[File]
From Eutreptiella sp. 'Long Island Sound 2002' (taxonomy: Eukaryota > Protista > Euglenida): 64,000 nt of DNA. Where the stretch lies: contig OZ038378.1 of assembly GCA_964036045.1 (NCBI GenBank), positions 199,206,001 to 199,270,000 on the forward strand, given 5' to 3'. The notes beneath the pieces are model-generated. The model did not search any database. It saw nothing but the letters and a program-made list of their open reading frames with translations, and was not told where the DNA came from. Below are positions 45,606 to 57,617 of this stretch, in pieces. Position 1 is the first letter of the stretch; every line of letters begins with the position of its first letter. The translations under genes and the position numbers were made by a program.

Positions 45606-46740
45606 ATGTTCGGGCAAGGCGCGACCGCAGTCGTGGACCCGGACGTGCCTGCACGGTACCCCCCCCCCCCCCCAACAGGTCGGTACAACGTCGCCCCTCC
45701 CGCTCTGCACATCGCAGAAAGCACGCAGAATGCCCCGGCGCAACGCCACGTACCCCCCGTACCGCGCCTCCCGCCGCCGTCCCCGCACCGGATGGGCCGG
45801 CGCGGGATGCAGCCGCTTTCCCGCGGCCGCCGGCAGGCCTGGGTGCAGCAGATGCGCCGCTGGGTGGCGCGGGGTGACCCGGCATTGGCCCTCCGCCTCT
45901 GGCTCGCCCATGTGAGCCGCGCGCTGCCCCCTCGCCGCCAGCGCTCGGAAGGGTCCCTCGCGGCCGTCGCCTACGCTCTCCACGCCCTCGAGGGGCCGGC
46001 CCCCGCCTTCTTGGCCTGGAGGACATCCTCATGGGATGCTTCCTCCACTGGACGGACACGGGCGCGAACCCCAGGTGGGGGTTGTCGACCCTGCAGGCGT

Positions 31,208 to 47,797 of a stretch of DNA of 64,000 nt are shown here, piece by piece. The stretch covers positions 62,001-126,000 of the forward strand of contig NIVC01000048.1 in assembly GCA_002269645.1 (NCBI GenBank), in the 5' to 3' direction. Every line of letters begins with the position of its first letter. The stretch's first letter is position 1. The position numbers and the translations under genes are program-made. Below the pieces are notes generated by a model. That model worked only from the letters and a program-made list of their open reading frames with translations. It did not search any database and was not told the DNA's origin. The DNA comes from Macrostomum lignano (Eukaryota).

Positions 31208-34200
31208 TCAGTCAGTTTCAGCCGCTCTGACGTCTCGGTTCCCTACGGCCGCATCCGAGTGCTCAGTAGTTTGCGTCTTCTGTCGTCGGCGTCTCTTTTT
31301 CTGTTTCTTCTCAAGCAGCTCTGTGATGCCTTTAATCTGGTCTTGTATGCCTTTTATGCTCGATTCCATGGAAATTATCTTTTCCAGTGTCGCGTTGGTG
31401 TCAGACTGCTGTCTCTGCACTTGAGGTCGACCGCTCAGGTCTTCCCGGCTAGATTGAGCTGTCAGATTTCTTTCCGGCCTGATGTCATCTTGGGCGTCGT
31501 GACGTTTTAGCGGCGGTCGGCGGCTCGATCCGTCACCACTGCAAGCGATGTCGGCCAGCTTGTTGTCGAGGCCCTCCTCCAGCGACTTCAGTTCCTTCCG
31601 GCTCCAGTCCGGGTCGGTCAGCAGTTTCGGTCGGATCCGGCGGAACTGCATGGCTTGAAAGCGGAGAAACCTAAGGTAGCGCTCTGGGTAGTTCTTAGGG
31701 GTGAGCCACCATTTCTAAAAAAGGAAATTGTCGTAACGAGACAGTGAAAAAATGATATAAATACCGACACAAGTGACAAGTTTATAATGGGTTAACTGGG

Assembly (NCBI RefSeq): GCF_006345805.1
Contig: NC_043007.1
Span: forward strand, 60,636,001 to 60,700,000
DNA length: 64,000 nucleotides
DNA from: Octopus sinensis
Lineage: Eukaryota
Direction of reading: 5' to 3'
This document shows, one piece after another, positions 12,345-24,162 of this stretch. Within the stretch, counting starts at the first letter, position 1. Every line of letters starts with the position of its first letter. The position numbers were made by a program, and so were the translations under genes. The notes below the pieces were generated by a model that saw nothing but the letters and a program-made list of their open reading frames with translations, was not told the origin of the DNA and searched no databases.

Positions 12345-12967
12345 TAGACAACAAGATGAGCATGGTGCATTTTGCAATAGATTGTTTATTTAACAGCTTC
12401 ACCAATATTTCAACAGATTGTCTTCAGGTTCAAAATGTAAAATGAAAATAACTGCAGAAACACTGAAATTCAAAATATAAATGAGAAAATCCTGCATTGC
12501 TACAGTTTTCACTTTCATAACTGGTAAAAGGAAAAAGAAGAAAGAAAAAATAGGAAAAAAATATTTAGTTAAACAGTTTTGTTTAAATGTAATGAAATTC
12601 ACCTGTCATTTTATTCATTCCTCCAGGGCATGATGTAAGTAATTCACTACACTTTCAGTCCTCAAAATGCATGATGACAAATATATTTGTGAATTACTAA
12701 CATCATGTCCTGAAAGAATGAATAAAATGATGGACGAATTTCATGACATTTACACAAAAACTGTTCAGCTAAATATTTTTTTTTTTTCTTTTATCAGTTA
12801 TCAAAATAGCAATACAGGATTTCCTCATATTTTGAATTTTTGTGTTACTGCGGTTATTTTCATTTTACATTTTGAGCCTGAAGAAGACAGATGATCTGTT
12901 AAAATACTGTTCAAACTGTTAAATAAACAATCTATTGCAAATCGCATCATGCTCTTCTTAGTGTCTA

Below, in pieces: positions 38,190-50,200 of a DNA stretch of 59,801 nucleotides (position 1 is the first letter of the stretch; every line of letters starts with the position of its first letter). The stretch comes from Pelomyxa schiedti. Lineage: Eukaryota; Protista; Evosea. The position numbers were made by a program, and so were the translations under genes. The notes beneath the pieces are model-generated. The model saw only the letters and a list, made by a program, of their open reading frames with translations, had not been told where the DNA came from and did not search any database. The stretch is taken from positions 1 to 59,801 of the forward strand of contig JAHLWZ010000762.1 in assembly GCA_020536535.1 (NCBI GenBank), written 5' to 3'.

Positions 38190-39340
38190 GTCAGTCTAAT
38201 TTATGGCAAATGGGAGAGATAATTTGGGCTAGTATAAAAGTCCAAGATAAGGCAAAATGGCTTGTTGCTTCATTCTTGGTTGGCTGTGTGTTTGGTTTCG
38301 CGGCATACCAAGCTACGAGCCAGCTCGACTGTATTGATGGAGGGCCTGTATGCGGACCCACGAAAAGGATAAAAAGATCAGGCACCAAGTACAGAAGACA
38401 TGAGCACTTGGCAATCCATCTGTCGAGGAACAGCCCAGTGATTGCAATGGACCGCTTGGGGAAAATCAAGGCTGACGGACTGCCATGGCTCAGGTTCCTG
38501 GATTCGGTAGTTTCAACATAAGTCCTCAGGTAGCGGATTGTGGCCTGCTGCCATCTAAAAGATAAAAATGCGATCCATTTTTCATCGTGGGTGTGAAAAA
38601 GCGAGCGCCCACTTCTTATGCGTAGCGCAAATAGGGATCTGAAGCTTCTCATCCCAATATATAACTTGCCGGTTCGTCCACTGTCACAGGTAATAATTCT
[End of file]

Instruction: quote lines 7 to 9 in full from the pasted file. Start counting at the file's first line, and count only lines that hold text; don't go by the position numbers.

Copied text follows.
46001 CCCCGCCTTCTTGGCCTGGAGGACATCCTCATGGGATGCTTCCTCCACTGGACGGACACGGGCGCGAACCCCAGGTGGGGGTTGTCGACCCTGCAGGCGT

Positions 31,208 to 47,797 of a stretch of DNA of 64,000 nt are shown here, piece by piece. The stretch covers positions 62,001-126,000 of the forward strand of contig NIVC01000048.1 in assembly GCA_002269645.1 (NCBI GenBank), in the 5' to 3' direction. Every line of letters begins with the position of its first letter. The stretch's first letter is position 1. The position numbers and the translations under genes are program-made. Below the pieces are notes generated by a model. That model worked only from the letters and a program-made list of their open reading frames with translations. It did not search any database and was not told the DNA's origin. The DNA comes from Macrostomum lignano (Eukaryota).

Positions 31208-34200